I've never been a fan of Spirit. To me, most of their music was little more than a whole bunch of noodling with very little real substance. This is the one exception and what an exception it is! Unfortunately, every mix of "...Line" I've ever heard has always sounded kind of weak and watered down, lacking the punch it needs to really send it over the top. I seem to remember The Fleshtones doing a really great version of this at some of their old shows.
Roy Orbison - Land Of 1000 Dances
Back in the 60's many artists would release albums with one or two singles and fill the rest up with some hastily recorded covers of current hits. I don't now if that was Roy's intention here but he really does a terrific job on this song. I especially love the organ playing. Check out this link to see a great live version, probably from around 1968 or so judging by the clothes and hairstyles.
Funkadelic - Hit It And Quit It
Back in the late 60's/early 70's I wasn't quite ready to fully appreciate George Clinton's unique brand of psychedelic, stoned-out funk. Sly & The Family Stone were about as far out as I was willing to go in that particular direction. Better late than never I always say.
The Nerves - When Ya Find Out
More often than not The Nerves are remembered for their original members' subsequent careerts rather than their own output. While that's totally understandable the truth of the matter is that they did record a handful of nice catchy upbeat power-pop tunes, this being one of them.
The Trolls - Don't Come Around
The garage comp database shows at least five bands calling themselves The Trolls back in the mid-60's. The "Don't Come Around" Trolls came from Pueblo, Colorado and had a handful of worthy singles at the time, including a remake of The Stones' "Stupid Girl".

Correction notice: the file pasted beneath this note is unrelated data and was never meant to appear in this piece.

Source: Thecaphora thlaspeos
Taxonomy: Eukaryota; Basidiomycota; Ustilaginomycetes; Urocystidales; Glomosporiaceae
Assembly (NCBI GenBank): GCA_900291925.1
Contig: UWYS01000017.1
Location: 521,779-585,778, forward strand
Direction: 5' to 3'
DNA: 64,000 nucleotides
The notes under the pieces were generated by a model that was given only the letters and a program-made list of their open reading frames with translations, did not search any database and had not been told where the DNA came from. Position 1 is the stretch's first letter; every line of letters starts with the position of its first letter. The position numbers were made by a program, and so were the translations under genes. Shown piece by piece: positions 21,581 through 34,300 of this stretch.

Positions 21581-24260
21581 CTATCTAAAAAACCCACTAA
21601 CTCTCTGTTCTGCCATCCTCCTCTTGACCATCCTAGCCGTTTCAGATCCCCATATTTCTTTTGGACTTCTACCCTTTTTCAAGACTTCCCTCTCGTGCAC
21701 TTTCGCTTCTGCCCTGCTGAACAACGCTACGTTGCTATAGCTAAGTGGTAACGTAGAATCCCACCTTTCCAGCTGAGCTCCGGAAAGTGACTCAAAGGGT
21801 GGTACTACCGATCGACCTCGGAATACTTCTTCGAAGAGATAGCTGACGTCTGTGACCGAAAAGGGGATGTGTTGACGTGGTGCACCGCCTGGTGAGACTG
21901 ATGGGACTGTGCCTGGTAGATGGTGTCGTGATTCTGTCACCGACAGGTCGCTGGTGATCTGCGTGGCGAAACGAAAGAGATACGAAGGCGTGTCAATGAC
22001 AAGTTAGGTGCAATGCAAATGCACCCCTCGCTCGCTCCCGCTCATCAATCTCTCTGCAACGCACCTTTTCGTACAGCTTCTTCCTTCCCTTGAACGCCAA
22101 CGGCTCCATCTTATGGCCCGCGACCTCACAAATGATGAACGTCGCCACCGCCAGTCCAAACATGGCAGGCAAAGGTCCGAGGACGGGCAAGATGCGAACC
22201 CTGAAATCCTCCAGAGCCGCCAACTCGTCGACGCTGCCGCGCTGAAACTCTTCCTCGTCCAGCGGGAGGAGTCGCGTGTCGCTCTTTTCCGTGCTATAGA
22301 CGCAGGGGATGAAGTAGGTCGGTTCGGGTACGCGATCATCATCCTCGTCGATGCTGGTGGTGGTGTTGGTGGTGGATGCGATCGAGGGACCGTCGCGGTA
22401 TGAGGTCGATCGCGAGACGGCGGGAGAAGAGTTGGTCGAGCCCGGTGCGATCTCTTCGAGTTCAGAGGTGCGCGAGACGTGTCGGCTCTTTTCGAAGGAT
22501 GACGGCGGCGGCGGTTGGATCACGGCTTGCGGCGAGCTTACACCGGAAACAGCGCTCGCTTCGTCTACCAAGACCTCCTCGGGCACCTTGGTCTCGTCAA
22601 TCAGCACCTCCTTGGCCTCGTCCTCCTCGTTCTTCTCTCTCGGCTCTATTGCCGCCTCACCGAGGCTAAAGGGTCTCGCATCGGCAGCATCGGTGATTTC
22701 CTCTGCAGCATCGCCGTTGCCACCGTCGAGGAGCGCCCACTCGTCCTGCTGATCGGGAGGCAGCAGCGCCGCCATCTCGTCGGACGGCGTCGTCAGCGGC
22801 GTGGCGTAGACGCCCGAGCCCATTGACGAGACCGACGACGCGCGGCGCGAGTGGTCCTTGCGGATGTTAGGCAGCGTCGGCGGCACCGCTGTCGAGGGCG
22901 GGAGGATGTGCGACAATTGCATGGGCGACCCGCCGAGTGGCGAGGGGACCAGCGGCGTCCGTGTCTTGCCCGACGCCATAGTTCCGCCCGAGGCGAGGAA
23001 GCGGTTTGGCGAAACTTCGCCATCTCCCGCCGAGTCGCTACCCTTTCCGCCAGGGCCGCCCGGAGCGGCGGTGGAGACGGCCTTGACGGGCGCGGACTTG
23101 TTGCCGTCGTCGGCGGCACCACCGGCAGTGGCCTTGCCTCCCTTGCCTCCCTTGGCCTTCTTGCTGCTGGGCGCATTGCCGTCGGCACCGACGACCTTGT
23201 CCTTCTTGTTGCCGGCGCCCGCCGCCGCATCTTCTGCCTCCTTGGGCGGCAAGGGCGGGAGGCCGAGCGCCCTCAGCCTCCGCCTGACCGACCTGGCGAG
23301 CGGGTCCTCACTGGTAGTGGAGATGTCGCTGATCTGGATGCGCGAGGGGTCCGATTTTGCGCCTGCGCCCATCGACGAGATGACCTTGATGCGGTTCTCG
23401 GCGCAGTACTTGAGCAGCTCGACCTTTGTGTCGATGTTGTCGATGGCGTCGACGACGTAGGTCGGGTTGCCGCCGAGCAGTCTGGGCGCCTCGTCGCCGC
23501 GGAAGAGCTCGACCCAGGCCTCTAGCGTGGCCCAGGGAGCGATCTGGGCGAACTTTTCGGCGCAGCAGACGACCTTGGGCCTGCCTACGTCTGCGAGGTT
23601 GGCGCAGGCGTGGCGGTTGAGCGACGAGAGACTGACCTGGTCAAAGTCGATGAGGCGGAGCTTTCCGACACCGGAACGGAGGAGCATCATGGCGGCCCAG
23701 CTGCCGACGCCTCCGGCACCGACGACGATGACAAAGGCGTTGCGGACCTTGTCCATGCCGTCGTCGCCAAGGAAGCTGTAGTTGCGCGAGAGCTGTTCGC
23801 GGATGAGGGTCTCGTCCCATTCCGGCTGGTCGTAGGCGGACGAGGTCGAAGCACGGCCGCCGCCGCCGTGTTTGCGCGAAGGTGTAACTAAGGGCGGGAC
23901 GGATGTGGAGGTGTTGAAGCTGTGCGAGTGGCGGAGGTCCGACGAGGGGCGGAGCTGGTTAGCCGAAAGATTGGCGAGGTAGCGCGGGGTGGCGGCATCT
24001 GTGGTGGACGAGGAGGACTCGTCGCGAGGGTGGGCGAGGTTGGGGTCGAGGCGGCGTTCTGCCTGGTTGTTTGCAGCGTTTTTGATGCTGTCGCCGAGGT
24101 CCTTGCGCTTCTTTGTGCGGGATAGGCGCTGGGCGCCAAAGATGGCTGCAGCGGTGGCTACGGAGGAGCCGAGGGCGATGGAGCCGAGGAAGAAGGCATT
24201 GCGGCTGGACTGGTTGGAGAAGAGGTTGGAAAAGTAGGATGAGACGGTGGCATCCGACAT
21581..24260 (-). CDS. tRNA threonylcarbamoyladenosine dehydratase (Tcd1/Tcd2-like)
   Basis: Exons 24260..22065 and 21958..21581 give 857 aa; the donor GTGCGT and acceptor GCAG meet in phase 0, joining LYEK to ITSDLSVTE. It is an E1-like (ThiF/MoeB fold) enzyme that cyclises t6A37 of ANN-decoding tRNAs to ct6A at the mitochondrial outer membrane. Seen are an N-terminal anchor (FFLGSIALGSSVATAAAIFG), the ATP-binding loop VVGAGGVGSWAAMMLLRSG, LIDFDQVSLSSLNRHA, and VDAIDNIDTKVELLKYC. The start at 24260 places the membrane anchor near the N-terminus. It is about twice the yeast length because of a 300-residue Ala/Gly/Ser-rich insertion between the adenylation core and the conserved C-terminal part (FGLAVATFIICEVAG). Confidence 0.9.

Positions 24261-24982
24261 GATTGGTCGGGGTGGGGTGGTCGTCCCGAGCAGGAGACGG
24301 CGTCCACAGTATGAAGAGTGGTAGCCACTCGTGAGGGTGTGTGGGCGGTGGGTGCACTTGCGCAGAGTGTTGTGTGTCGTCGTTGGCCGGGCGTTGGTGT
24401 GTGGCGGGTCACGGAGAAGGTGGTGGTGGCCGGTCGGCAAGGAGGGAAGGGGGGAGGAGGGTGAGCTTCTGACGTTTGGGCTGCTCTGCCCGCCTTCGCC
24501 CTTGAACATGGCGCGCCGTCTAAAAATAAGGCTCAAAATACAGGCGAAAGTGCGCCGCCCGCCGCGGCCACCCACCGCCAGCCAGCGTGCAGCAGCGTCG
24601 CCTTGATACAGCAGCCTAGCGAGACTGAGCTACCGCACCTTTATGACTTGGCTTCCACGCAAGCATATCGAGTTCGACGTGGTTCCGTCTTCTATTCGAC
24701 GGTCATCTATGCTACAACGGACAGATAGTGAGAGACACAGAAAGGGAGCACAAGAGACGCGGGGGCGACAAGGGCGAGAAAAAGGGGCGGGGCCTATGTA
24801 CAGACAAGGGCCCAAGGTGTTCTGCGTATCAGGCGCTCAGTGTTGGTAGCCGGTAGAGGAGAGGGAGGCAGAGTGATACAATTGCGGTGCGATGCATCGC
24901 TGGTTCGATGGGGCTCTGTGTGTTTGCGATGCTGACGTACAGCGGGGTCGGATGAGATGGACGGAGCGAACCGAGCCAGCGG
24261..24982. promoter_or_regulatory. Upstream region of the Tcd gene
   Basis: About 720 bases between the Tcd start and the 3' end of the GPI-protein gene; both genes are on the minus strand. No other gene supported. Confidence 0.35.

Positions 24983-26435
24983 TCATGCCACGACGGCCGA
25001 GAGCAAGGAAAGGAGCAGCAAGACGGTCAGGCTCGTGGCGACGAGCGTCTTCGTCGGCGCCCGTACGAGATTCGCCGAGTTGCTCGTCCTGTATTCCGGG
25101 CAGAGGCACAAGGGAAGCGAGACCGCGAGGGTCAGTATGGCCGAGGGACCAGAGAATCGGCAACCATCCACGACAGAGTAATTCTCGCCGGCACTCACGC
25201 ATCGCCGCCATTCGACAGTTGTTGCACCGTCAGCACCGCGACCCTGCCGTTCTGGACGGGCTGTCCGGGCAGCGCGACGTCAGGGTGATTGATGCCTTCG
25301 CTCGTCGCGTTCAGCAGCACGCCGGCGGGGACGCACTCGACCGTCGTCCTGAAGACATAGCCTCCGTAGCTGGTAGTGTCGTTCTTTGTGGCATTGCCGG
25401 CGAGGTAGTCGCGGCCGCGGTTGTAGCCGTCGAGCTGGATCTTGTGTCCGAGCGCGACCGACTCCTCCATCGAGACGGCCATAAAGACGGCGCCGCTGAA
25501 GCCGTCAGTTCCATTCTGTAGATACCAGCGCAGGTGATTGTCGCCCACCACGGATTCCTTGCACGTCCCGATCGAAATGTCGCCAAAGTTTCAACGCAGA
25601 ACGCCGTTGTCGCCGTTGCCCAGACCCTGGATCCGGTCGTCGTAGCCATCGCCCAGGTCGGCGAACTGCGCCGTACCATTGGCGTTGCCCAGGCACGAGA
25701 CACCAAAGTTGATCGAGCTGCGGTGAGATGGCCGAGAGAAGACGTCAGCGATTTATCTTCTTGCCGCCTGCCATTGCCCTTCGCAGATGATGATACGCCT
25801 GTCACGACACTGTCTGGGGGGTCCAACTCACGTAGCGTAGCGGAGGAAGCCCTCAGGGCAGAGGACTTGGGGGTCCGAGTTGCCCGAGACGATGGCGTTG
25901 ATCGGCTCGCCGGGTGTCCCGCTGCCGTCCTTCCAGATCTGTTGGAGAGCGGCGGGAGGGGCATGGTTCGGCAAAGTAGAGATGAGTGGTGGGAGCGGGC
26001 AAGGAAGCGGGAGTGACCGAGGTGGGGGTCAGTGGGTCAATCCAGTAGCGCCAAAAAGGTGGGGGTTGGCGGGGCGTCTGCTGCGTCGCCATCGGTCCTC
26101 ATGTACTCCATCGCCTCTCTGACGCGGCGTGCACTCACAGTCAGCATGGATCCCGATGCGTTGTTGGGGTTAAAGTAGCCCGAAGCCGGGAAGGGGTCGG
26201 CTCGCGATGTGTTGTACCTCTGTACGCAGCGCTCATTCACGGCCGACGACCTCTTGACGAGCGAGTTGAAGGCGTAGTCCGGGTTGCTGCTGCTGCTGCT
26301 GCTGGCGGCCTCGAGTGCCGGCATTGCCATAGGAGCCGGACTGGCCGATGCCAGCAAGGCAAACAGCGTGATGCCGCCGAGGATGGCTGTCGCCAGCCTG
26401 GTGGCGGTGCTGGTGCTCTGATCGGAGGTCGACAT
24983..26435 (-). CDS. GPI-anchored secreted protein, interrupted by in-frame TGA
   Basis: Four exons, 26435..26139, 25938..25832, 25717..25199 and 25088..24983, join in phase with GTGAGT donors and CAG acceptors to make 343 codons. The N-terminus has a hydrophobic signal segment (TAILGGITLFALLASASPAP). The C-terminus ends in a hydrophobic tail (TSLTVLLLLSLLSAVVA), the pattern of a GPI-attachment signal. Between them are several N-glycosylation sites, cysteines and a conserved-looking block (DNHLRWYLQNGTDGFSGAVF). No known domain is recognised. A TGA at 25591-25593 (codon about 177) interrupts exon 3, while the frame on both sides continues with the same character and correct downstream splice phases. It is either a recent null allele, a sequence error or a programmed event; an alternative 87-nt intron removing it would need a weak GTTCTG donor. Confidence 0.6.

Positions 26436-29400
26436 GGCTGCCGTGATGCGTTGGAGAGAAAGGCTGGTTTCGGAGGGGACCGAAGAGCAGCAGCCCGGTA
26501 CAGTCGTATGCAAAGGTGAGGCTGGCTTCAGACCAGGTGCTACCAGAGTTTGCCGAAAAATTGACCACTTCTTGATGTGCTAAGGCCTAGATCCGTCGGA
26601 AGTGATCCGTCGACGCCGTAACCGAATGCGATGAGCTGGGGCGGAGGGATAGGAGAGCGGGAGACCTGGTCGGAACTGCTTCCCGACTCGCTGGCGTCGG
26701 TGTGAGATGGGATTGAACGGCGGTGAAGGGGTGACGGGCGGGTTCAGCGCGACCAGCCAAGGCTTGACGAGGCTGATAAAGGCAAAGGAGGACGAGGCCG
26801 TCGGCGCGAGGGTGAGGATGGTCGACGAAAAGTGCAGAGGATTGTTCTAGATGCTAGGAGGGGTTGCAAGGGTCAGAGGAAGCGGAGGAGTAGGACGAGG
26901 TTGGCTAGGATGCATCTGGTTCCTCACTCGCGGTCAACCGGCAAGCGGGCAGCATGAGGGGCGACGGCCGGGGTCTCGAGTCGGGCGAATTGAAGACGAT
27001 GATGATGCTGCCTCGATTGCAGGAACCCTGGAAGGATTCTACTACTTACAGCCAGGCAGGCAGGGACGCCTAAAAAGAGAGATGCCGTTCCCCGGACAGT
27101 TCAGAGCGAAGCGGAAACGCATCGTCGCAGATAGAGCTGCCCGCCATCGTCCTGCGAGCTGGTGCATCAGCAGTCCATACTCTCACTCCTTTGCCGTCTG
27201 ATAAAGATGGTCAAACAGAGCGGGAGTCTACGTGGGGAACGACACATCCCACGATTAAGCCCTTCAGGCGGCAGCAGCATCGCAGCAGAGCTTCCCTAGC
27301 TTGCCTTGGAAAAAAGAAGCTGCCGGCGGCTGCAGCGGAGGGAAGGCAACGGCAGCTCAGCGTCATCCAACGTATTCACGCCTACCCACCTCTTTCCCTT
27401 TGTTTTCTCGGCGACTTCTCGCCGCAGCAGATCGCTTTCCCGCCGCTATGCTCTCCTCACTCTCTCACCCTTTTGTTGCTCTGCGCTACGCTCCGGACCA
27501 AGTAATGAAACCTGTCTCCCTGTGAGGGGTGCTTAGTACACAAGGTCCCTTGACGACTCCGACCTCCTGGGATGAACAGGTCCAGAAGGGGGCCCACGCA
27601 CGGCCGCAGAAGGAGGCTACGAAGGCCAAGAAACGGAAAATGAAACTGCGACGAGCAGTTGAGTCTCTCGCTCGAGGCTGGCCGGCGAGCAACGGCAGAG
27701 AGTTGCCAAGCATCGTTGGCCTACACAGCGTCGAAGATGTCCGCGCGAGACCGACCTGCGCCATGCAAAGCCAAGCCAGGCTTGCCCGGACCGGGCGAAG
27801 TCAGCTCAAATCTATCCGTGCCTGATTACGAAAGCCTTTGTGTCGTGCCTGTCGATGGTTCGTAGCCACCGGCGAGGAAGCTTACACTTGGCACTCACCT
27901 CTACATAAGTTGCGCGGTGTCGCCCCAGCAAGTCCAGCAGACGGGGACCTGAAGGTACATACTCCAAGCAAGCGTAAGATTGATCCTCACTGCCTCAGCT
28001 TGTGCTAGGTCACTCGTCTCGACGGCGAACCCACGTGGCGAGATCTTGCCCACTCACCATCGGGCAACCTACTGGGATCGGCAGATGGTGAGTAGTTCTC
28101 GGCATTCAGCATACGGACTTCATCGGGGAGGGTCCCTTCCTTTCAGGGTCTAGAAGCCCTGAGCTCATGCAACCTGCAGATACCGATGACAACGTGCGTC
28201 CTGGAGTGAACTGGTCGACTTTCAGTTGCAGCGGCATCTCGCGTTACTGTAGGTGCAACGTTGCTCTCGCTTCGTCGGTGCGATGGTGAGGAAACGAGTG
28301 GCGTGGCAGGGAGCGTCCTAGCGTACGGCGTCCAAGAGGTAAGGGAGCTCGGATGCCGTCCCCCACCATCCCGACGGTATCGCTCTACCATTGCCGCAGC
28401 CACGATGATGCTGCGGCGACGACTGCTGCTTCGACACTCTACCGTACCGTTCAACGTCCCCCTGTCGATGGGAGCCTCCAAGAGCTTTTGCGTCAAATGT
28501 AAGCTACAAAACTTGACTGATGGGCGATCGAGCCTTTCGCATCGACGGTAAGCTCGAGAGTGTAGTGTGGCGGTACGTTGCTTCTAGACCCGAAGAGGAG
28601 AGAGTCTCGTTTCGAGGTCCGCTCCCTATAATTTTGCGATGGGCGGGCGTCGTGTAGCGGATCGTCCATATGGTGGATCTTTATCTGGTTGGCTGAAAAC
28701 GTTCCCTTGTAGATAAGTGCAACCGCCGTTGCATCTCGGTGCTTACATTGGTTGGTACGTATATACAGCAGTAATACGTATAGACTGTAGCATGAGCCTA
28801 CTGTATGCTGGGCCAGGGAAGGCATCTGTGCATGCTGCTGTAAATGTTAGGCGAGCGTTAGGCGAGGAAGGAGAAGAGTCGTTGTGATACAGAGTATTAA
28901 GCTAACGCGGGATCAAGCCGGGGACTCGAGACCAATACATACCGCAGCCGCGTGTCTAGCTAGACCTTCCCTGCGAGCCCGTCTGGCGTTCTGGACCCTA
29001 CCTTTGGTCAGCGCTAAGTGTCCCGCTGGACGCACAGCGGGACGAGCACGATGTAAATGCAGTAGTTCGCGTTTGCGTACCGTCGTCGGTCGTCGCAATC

Millie Vernon - Bloodshot Eyes
"'Uh uh! Don't roll them bloodshot eyes at me!" You tell 'em Millie. By the sound of things, she doesn't sound like anyone you'd want to cross. I think this is actually a cover of an Amos Milburn record. According to an undocumented online source, she died of Alzheimers about a year and a half ago. If anyone out there has any more info, please leave an update in the comments section.
Kim Fowley - In My Garage
I've always appreciated Kim Fowley more for his outside productions than his own records. But I've always had a soft spot for this Dylan cop that he did around 1979 or so.
Vashti Bunyan - Some Things Just Stick In Your Mind
I think I kinda screwed up in that the file has a different song title - this is the correct one. It's also a Jagger-Richards song that was probably deemed not suitable for The Stones. Listening to this as I write I can hear that this is not exactly the best rip. I'll try to find another one and repost it at some point.
The Toppers - I'm So Lovesick
Until I got this on a German beat group comp I had never heard of the band or the song. Whoever is singing really has quite a voice and the band does an admirable job backing him up. It's good enough that I have to hope this was a hit somewhere in the world. I also have to wonder what it would have sounded like had The Animals gotten their claws into it (bad pun I know, I'm sorry).